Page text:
Given my own personal background in Project Management, Federal Contracting, and Business Systems Analysis in the tech sector prior to becoming a Federal employee – when I recently attended a “boots on the ground” information session from our IT folks talking about how they were rolling out some systems being developed for our much-outdated legacy programs, then you can imagine my ears perked up and I was pulled into the concept and world of Agile Development.
One of the critical factors for any federal agency to work on systems development is the problems related to a lack of Commercial Off The Shelf (COTS) programs, defining the parameters of what the system should be capable of, then there is the dreaded scope creep, reporting requirements, mounds of somewhat useless documentations, synchronicity with customer vendor products and the list goes on. The biggest looming factor of course resides with funding, time, and usually the lack thereof for both. Thus, therein lies one of the other problems related to federal systems being slowly upgraded is that they are literally the elephant in the room, most are not only legacy, they are archaic with no room to provide traditional upgrades in the modern 21st Century.
In walks Agile – If you are thinking that Agile is just another project management methodology then think again. This takes work development into a much more palatable work process and before you know it there is a working functional product without the “here it is at a major project milestone” moment without knowing exactly what was going to be behind Door #1. Agile is more like here is the door, we want the service behind Door #1 to have a particular functionality and in a couple of weeks you have a measurable product and Agile continues to deliver from there.
Agile is not your typical project management/IT development answer for the Federal world…. or well any type of agency or company for that matter. After some research and training provided by Jason Ford of the Agile team working here at the Department of Housing and Urban Development (HUD).
One would think Agile is much more suited to the Federal world without the draining resources and cumbersome contract management aspect though it is a relative newcomer to the Project Management world.
So what is Agile Development?
Agile embraces continual change, stakeholder feedback, and incremental work stages. Agile is a Development methodology though it is something akin to a refreshing look at actual project management with controlled short-term attainable goals and an adequate amount of documentation without that being the key focal point. Think of Agile more like preparing a meal – you know that you want to serve a meal, you have key ingredients, have an idea that it should taste a certain way and with different seasonings but understand that not all dishes of the meal start at the same time or exactly how it will look in the end except that you know you are going to eat with the likelihood of eating certain dishes of the meal as you complete the full meal. In other words, if you think that Agile leads your agency down the path of a Big Bang deliverable at the end then guess again. Agile delivers along the path of development.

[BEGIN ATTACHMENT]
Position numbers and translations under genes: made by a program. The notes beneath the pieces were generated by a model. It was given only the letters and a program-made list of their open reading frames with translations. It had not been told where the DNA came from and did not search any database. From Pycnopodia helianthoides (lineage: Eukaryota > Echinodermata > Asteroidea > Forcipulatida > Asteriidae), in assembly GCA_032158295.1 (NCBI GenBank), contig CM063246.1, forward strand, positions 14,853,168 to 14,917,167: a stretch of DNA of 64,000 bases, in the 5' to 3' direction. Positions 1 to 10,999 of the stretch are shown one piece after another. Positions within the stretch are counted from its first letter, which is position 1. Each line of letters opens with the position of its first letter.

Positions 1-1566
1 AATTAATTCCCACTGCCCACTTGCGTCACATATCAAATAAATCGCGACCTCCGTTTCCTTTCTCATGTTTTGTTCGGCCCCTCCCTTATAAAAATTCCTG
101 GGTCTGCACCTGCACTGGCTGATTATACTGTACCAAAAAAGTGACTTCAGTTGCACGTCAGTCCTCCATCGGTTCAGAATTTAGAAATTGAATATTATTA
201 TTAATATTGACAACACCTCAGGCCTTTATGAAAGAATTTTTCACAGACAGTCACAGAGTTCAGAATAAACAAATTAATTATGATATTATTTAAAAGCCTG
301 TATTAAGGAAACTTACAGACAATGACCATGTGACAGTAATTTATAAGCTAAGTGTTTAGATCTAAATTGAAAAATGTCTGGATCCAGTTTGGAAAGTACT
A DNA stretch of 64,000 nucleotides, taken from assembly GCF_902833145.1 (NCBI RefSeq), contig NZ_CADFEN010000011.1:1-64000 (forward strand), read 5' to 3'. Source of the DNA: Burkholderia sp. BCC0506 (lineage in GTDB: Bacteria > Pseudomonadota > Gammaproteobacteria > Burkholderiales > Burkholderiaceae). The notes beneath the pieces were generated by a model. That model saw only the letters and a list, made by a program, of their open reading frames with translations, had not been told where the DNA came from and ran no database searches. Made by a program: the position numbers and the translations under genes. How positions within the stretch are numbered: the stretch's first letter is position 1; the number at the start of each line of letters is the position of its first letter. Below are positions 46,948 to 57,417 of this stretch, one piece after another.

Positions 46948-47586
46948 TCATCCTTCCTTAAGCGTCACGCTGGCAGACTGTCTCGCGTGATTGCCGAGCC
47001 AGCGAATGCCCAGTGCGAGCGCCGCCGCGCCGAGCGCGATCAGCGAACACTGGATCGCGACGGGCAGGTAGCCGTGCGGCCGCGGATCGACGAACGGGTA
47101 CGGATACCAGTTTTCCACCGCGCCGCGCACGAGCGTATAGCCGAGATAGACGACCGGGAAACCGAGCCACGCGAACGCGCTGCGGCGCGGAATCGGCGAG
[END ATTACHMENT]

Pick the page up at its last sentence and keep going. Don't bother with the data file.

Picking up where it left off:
I recently had the opportunity to interview 2 such Agile Development Managers with the Department of Housing and Urban Development (HUD), Kevin Portanova, IT Manager/Deputy for the Real Estate Assessment Center (REAC), and Jason Ford, Agile Coach for the SoftWare Application and Technologies (SWAT) Team, who are working on some significant changes with several of the programs under the vision of REAC IT Director, Patrick Evans. It was Patrick’s vision to create the SWAT Team by hiring Federal staff and spearheading a whole new IT change culture which has the possibilities of changing not only how IT systems are developed but as a means of managing other projects in other industries as well.
The typical snail mail approach to development yields a final “Go Live” without owner input, cumbersome and often delayed timeframe of a typical system development over several years with little to no functionality for the agency until the product has been completed at a much higher cost. Kevin and Jason have grown their team from the 2 of them plus 4 Developers to now including 15 more developers who will focus on writing the codes and working towards standing the programs up in a shorter amount of time of say about 2 years with working program iterations throughout the whole time.
The plusses for Agile lies in a few simple aspects of development:
- Agile is flexible – thus the name Agile – In other words Agile is not a fixed beginning to end path.
- Agile allows the owner to make changes as agency priorities change
- Agile reduces inconsistencies and redundancies
- Agile reduces Administrative and contractual burdens
- Agile increases turnaround for work products and reporting that can be used while add on portions of the system are developed at either incremental or iterative levels
- Agile increases working capacity between the development group and the project owners – communication is key
When interviewed, Patrick and Kevin agreed that the progress and feedback within HUD has been positive giving proof as on the horizon the list grows of additional system upgrades to the point that there are at least 25 more projects on the waiting list with Program Mangers anxious to get their new systems up and running as soon as the team has available manpower.
Agile just may have found a new stake in the Federal world with progressive results and more timely deliverables. Sounds pretty win-win to me!